Tiger Fun: Saving the World by Taking Camp Seriously

Beneath Amy Chua’s personal struggle in Battle Hymn of the Tiger Mother lies a deeper ambivalence about learning: What on earth should we do with our children outside of school, during unstructured free time? Chua is at times conflicted but wryly proud of her intense, authoritarian solution, a luxury reserved for high-achieving, high-functioning parents. At the end of this best-seller, I felt rattled by Chua’s belief that education happens only in connection to school or homemade settings that are rigorously academic.

So entrenched is this education–school link that year-round school is routinely proposed as the answer to educational deficits among US youth. Ironically, summer holds the potential to endow children and adolescents with the life skills and values they need to become healthy adults with important careers that make meaningful contributions to society. Formal schooling has tremendous value, but one key to a complete education is a high-quality camp experience.

Research on the benefits of summer camp has conclusively validated 150 years of conventional wisdom. Camp does accelerate the development of young people’s social skills, self-esteem, independence, spirituality, sense of adventure, and environmental awareness. Astute camp directors know that combining community living away from home with a natural setting and a recreational premise creates hearty, happy, healthy children who know how to work together, win with humility, and lose with grace. They become resilient, motivated, and emotionally intelligent.

In the United States and around the world, visionary adults have created excellent children’s camps; our challenge now is to give camp to many more children. For every child who attends summer camp in the United States, there are about five who do not. Ethnic minority children, including Chua’s own biracial children, are especially under-represented at US camps.

Since biblical times, wise adults have outlined the youthful precursors to successful adulthood. Every decade or so, a new group of adults laments the shortcomings of that generation’s youth and restates their vision about how those young people can overcome their failings. Most recently, The Partnership for 21st Century Skills recast the optimal outcomes of youth development as aptitude in: professionalism/work ethic; oral and written communication; teamwork/collaboration; and critical thinking. If corporate America is smart enough to understand that applied skills are essential for success, when will parents wake up to the importance of summer camp?

Summer camp was predictably absent from the recommendations in Are They Really Ready to Work? (co-authored by The Partnership). Yet the report, published in 2006, suggests a variety of action steps that camps have been taking since the mid-1800s. These include: teaching young people to make appropriate choices concerning health and wellness; offering activities that nurture creative thinking and socially skilled problem-solving; and providing opportunities for leadership.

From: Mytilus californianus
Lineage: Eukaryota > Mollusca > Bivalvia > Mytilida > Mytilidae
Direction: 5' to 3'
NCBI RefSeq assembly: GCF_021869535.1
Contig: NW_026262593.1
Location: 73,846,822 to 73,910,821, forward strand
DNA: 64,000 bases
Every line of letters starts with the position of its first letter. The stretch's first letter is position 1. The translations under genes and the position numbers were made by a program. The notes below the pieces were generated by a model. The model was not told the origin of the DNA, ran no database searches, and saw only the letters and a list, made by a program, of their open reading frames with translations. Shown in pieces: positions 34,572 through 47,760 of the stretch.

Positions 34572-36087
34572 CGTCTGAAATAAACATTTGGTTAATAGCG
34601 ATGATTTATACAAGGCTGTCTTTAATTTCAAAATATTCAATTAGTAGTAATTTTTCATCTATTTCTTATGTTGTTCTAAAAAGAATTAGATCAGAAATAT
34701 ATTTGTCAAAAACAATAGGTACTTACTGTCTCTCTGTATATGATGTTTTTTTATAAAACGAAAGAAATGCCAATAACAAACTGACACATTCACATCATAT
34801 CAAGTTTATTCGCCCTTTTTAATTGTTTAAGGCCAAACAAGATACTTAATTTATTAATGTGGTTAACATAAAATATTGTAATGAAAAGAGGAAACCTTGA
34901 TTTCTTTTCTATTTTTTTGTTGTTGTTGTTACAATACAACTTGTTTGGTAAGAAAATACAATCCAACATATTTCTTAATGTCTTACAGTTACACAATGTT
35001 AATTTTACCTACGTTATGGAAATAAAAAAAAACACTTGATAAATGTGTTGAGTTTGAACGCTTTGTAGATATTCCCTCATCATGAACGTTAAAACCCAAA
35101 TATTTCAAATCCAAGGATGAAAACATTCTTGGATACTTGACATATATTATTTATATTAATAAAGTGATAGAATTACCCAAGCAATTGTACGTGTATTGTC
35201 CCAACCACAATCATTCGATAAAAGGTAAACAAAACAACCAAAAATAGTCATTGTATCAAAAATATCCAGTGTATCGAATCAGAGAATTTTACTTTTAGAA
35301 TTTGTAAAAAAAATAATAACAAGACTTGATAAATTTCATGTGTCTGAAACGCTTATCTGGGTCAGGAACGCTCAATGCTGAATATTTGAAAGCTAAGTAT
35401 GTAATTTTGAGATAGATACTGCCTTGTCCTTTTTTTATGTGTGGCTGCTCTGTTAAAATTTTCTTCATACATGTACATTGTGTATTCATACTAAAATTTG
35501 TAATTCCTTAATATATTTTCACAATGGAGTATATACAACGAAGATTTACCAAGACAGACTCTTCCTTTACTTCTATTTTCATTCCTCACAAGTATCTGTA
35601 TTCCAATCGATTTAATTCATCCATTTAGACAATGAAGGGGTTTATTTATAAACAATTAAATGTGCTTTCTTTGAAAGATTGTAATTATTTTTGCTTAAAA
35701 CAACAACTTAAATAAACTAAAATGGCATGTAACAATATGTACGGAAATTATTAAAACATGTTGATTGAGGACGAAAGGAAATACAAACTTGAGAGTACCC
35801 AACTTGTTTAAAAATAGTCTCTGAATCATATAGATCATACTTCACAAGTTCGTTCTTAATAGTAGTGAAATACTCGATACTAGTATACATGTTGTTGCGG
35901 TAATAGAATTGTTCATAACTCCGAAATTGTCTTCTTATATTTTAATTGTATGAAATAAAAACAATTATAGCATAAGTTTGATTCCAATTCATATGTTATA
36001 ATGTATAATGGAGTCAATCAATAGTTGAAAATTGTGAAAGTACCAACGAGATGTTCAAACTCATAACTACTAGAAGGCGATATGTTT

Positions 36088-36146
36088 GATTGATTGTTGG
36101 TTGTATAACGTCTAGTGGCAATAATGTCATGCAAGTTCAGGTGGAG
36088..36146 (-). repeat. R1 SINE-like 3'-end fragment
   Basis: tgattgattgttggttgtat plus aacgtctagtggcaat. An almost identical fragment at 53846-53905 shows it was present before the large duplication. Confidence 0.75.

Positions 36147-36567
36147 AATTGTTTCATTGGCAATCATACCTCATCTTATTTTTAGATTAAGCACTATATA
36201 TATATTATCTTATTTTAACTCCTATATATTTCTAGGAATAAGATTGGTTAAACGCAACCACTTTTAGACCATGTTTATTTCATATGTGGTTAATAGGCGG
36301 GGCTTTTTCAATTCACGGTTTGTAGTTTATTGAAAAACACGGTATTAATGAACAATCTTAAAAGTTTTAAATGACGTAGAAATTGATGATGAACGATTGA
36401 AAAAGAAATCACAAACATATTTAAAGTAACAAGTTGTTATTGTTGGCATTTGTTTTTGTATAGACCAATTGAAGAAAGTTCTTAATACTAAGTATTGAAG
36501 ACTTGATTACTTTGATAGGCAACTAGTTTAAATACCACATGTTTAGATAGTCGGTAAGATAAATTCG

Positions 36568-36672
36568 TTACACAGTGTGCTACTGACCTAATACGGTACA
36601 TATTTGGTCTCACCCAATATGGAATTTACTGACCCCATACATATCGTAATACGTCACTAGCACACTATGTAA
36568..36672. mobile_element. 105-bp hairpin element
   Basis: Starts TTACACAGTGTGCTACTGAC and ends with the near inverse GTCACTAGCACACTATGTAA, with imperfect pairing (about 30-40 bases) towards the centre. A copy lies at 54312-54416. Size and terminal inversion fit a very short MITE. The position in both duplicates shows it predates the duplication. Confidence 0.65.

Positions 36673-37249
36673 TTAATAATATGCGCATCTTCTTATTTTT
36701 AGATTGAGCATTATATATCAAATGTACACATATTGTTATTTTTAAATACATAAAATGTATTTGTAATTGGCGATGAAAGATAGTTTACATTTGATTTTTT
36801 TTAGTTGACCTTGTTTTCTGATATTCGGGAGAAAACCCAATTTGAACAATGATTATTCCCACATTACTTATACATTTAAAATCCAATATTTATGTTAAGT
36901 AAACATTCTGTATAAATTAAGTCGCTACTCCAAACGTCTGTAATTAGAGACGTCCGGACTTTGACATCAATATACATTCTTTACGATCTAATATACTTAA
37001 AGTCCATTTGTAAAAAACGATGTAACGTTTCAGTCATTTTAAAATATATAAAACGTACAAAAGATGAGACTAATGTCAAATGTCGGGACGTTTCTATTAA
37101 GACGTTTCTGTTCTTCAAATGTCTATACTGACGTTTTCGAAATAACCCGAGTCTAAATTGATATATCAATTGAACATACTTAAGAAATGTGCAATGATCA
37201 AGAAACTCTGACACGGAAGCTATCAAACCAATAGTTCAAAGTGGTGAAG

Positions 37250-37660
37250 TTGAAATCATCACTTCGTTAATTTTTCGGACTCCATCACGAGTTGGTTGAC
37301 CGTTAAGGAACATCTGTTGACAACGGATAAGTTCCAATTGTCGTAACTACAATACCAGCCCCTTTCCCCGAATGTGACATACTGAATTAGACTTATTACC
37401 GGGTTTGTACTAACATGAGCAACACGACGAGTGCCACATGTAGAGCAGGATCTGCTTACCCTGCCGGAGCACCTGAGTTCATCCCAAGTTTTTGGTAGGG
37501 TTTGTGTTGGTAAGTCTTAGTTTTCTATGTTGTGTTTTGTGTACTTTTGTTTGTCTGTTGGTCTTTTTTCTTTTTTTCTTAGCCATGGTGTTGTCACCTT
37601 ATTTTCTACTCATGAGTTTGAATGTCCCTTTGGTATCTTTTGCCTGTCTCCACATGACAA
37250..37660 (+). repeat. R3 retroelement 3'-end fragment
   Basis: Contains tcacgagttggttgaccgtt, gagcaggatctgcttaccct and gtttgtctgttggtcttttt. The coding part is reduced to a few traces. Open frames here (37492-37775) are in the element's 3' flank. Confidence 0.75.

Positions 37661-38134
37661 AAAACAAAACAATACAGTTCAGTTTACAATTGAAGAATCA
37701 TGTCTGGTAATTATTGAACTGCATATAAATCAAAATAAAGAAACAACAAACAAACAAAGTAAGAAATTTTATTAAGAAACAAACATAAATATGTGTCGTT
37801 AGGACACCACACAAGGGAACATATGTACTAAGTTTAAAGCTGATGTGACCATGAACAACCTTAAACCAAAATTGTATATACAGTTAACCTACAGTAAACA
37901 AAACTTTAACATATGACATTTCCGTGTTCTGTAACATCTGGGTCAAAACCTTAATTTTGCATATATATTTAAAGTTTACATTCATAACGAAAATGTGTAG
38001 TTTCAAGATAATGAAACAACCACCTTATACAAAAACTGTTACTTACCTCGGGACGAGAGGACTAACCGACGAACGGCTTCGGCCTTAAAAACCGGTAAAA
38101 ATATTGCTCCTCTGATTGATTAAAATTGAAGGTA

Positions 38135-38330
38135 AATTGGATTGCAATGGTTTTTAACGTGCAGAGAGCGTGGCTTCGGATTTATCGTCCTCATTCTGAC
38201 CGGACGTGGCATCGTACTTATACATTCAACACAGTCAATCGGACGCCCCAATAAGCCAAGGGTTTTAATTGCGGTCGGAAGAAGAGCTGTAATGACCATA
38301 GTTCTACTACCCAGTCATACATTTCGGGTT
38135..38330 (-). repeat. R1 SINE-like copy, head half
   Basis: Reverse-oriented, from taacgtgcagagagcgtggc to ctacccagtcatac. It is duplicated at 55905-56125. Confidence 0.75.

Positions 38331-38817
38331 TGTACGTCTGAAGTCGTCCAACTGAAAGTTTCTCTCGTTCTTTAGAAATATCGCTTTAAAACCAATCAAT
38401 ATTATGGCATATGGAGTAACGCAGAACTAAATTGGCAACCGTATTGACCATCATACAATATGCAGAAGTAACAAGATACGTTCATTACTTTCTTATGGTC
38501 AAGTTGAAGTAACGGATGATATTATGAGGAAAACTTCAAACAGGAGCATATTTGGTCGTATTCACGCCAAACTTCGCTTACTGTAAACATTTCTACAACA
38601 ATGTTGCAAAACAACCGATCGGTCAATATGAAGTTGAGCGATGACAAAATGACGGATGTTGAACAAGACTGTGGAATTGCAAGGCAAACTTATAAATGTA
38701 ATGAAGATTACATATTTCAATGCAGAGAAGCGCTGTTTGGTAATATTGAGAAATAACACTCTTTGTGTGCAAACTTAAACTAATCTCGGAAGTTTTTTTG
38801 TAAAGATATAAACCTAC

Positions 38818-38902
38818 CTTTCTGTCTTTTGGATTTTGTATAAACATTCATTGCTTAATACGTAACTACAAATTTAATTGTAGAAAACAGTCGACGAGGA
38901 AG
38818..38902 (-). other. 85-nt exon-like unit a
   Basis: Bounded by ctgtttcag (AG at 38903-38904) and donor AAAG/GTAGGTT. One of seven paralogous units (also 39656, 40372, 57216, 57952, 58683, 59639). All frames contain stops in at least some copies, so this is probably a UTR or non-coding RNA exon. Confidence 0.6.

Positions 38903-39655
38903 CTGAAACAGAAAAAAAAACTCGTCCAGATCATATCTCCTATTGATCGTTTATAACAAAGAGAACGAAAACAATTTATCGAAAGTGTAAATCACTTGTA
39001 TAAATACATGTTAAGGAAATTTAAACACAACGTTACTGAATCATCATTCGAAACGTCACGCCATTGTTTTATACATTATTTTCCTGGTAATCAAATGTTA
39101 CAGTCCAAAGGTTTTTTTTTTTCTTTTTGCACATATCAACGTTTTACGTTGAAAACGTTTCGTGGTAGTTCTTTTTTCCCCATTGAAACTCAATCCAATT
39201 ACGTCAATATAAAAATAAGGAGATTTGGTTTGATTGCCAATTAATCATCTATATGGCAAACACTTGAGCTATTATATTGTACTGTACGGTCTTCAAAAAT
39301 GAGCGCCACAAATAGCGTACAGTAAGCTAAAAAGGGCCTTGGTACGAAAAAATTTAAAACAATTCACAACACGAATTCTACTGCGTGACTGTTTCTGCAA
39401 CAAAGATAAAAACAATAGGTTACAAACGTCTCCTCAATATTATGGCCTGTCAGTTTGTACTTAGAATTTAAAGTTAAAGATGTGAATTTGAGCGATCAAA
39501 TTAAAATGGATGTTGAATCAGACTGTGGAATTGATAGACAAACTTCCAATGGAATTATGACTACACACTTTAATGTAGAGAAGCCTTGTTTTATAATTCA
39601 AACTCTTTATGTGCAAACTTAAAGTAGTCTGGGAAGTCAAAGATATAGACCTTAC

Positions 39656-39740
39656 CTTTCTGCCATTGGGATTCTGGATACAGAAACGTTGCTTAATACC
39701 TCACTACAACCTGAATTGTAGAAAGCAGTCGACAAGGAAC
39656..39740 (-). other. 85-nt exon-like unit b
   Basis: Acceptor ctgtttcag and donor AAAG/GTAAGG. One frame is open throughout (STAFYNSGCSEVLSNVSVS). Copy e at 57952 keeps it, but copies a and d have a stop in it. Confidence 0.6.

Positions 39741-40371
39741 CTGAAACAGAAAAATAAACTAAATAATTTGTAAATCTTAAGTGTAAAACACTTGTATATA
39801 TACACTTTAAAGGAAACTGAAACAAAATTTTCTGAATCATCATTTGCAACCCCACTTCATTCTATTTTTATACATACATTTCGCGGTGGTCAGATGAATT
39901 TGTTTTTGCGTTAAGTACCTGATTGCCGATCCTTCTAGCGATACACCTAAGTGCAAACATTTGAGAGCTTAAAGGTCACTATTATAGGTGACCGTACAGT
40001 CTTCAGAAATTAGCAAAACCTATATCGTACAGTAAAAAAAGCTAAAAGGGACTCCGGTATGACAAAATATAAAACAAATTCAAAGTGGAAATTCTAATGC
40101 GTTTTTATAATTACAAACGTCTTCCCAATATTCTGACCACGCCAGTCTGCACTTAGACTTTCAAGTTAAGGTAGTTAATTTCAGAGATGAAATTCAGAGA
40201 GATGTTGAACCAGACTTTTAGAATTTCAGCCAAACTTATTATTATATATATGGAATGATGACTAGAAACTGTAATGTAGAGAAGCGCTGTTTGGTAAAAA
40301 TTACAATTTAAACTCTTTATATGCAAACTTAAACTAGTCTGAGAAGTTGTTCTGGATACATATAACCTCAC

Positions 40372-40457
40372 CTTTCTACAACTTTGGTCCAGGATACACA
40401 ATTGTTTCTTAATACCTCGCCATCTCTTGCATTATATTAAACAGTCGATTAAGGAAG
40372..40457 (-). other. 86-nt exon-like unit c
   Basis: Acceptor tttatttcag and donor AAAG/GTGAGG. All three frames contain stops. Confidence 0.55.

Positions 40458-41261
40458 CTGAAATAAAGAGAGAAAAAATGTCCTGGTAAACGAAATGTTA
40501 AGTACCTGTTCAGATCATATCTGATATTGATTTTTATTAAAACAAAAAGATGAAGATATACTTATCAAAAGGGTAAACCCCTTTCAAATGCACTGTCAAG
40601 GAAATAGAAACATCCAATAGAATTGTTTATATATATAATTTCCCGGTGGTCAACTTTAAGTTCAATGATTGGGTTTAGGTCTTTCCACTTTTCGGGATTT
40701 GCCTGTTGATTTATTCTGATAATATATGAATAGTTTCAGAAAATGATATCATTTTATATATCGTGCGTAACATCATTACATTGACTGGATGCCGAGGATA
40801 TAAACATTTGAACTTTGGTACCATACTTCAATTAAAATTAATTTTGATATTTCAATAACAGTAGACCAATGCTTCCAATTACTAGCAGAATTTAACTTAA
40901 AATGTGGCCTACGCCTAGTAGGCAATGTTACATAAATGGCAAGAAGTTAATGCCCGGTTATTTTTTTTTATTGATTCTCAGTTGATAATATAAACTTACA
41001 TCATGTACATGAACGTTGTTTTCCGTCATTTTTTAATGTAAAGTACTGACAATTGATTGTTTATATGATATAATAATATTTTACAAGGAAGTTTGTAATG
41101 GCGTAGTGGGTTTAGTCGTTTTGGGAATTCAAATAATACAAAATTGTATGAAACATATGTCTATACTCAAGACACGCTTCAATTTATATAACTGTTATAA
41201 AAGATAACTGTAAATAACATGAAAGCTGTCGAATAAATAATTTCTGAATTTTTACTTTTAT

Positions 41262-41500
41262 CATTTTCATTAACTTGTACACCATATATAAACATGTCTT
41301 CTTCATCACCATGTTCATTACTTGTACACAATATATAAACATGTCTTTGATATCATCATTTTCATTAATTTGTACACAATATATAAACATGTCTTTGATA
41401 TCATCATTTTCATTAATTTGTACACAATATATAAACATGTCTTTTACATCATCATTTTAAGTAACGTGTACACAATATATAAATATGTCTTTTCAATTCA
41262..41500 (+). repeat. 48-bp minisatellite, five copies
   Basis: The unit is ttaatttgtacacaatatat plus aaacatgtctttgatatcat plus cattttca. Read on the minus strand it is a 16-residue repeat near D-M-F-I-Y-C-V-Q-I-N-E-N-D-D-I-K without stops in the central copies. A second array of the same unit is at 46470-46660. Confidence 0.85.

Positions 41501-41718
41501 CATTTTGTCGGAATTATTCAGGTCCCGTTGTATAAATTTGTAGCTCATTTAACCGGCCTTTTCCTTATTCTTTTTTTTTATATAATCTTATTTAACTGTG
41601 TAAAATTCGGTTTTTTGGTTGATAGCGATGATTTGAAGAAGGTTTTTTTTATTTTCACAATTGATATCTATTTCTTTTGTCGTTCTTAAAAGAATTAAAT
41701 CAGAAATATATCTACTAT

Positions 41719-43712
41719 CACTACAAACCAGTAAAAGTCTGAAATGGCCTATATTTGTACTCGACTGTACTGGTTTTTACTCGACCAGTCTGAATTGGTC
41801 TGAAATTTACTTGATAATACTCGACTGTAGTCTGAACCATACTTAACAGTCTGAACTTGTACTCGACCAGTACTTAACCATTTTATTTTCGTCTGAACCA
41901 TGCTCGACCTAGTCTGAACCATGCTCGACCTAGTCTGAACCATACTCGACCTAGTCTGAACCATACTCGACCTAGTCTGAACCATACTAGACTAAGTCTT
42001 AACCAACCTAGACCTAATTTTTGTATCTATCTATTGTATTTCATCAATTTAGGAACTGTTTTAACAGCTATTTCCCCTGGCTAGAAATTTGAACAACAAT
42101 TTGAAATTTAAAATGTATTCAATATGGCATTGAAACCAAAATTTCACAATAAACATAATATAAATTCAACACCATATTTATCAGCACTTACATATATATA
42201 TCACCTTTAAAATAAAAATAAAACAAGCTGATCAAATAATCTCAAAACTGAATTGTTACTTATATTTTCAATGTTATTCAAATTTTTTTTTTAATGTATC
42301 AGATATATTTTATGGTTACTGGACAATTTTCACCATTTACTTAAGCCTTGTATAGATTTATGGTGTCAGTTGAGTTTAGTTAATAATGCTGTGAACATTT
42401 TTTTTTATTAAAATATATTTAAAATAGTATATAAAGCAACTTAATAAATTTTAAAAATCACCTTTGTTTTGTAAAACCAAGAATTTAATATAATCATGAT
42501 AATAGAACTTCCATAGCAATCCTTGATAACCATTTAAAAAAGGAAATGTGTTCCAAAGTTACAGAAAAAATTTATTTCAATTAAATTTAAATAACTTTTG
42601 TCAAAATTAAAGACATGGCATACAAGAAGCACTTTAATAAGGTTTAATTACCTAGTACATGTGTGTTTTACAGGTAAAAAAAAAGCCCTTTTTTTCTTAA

Some would have us believe that fun learning is an oxymoron anywhere beyond preschool. If we stay fixed in that mindset, summer camp is doomed, along with our children’s mental health. Happiness is not a quaint byproduct of leisure; it’s the driving force behind success. We do our best — at work, at play, and in relationships — when we’re having fun. From that standpoint, summer camp becomes the perfect complement to traditional education. To Harvard University’s president, Charles W. Eliot, this was clear in 1922 when he declared, “The organized summer camp is the most important step in education that America has given the world.”

Parents should know that Eliot’s wise words pale in comparison to the words of enthusiasm that young people routinely use to describe their camp experience, such as:

  • “At camp, I make friends easily.”
  • “At camp, I get to try new things…stuff that might not be cool at school.”
  • “At camp, the pressures of school disappear and I can just relax and have fun.”
  • “At camp, I can be a leader by setting a good example for my friends.”
  • “At camp, I feel close to nature and to the planet.”
  • “At camp, I get to be myself.”

Parents might be surprised to know that it is this last response, “At camp, get to be myself,” that holds the most transformative power for youth.  When boys and girls find their authentic voices in a safe, nurturing, and challenging environment, they experience a rush of self-confidence.  This self-confidence then carries forward into other domains at home, school, and beyond.  It fuels their willingness to explore and learn, which is a key predictor of later success.

A high quality camp experience does more than halt summer learning loss; it provides experiences that accelerate development in the very direction employers crave. To quote one of my former leaders-in-training from Camp Belknap, “What I learned at Princeton and in medical school never could have prepared me to be chief resident at Johns Hopkins. It was my experience at summer camp that earned me that spot. I’m confident it’s also what will make me a good parent.”

What more could moms and dads possibly need to hear to convince them of the necessity of enrolling their son or daughter in summer camp? Although many US schools need serious improvement, we have less of an educational deficit than many believe. We have summer camps, created a century and a half ago by professional educators to bolster classroom education. It is now a moral imperative that we fulfill our commitment to our children by embracing the complementary relationship between schools and camps.

A version of this article was originally published in the 2011 November/December issue of Camping Magazine.  Reprinted by permission of the American Camp Association.  ©2011 American Camping Association, Inc.